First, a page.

Safety, fear, and love

The Sunday after Christmas, the latest high-profile shooting in a church ended when the shooter was stopped—by a well-trained, armed parishioner carrying a legally concealed weapon.

It’s a peculiar kind of contrast, isn’t it – the image of God made flesh in the form of a helpless infant, drawing us together to worship. Then, the image of a broken man with a gun wreaking violence in a house of faith, himself killed by another man with a gun in that sacred space, as we remember the story of God’s vulnerability in Jesus, and the violence he escaped by fleeing to Egypt. The cognitive dissonance of violence in a place called a sanctuary is part of the story of the way of Jesus – and a kind of icon for us. That icon, the child in the creche, the child fleeing with his parents, asks us who we want to be in the face of violence as followers of the way of Jesus.  

In the wake of a rise in anti-Semitic violence and hate crimes, faith communities of all kinds – Muslim, Jewish, Christian, and more – across the United States are thinking and talking about safety in new ways. Episcopalians have long staked the claim that safety is not merely about preventing physical violence in faith communities.  Safety, in our tradition, is fundamentally about how we treat the vulnerable, how we offer hospitality and relationship across lines of difference, how we let the blessings we’ve been entrusted with best join in God’s mission in our neighborhoods. Those questions – immediate, practical, relational—face us every single day. Those questions reveal the way of love in our lives to our neighbors, sharing the Good News of the way of Jesus, or not.

Rather than letting fear drive our ways of gathering, we can choose to bring our faith, our critical thinking and our values of hospitality to our life together, with best practices and tools that can shape our shared life in the way of Jesus.

On Monday, the School for Formation will launch a new online course: Safe Church: Security and Emergency Management. Founded on the Baptismal Covenant’s promise of respect for the dignity of every human being, and built with tools from the updated Safe Church policies in The Episcopal Church and ECMN, this course will help you think both broadly and specifically about what safety means in your faith community context. You’ll draft an emergency action plan and conduct a risk assessment – tools that you can take back to your faith community for implementation immediately. You’ll learn the skills to discern the difference between bias-based judgment and truly suspicious behavior, and best practices for responding to suspicious behavior. And, finally, you’ll learn about the ways previous trauma functions in your faith community, and how you can use trauma-informed care to respond.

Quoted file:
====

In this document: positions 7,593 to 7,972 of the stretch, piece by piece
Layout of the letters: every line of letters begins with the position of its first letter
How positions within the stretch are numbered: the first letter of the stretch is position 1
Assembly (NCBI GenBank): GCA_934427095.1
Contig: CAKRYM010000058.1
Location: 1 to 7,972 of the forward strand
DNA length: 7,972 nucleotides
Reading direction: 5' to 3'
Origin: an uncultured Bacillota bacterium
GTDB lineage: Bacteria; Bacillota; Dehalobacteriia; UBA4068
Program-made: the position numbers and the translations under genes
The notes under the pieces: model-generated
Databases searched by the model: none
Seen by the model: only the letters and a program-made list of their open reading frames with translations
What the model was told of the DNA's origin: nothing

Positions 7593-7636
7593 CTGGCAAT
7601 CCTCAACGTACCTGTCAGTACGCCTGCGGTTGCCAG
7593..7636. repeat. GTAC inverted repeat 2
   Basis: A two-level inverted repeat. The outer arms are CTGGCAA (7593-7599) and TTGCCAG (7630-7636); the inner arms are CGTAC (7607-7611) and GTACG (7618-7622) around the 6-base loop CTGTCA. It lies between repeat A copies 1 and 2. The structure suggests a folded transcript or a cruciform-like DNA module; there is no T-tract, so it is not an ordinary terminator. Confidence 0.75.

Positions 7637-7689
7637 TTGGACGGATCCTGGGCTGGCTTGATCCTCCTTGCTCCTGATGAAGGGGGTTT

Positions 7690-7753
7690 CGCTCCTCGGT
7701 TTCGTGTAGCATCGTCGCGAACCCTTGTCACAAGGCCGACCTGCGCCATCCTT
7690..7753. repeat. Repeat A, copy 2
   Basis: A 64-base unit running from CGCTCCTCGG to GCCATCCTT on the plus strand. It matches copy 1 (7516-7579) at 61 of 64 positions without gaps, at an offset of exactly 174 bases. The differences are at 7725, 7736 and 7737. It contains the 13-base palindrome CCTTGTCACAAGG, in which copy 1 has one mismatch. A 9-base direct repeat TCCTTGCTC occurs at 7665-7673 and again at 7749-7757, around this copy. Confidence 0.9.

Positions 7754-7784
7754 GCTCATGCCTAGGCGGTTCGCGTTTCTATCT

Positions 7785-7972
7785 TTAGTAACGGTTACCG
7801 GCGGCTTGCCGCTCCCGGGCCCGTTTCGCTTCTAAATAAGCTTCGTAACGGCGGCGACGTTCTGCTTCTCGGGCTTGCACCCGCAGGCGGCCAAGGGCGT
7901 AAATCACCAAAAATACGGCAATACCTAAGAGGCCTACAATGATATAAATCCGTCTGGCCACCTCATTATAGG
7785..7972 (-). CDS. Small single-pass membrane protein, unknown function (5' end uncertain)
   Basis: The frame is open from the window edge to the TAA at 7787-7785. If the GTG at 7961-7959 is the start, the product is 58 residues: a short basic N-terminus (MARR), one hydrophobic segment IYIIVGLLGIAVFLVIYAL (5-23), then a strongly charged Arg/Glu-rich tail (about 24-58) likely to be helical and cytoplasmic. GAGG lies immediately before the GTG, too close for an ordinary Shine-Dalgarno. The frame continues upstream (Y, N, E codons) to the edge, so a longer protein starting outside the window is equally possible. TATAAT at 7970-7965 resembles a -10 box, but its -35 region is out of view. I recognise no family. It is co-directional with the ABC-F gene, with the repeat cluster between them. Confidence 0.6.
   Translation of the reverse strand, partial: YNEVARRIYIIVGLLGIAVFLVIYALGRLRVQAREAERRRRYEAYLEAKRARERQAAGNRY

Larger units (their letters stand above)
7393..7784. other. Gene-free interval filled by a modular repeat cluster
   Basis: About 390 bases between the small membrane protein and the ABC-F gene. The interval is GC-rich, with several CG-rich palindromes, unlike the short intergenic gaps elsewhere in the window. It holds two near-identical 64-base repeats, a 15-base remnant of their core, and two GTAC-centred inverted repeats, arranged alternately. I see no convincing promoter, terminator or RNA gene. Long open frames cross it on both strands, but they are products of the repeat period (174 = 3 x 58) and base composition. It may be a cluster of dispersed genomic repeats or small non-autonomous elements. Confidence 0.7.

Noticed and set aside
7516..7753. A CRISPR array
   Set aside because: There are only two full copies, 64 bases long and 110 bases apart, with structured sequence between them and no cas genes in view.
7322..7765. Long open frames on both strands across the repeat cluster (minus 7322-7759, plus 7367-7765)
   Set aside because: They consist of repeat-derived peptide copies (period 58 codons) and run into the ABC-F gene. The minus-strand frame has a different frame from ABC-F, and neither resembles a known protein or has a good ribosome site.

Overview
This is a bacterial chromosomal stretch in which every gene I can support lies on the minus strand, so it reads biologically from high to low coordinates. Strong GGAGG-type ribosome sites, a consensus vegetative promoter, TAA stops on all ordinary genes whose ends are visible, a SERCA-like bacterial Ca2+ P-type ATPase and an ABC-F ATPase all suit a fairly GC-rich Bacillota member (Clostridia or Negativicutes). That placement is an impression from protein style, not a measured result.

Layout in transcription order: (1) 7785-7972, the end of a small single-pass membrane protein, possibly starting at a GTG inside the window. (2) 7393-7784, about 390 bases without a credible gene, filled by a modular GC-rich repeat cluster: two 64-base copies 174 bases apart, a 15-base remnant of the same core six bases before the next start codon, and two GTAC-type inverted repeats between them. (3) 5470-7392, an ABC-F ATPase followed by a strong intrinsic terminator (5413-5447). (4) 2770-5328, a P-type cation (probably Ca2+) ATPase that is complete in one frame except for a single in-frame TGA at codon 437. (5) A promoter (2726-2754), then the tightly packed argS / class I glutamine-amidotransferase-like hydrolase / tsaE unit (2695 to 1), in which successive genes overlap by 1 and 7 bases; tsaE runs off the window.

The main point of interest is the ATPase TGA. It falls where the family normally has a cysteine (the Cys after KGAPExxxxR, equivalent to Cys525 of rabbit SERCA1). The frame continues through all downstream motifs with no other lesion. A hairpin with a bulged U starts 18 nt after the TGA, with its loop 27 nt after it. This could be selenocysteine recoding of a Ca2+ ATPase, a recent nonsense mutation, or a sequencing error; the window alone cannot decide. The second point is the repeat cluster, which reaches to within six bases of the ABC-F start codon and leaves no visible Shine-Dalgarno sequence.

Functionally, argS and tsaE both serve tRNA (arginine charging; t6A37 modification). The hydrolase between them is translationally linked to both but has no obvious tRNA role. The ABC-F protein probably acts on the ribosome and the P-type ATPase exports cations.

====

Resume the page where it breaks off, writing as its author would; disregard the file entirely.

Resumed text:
Course starts Monday, January 6, 2020

This course is for anyone who has leadership responsibility in a faith community: clergy, staff, volunteers, vestry or bishop’s committee members, ushers, property committee members. Anyone who has a key to the building will find this a helpful platform for thinking about how we steward the safety of our people and our space while we love our neighbors. Groups from a faith community are welcome to learn together.

This course is an extension of the deep work our leaders have been doing to update and deepen Safe Church practices in ECMN, with the guidance of Sarah Barnett, Missioner for Children, Youth, and Camps.

As we welcome the light of Epiphany, remember this: the way of Jesus is fundamentally about choosing love over fear. There are many, many ways to do that. We’re grateful for the ways you reflect God’s light in the darkness.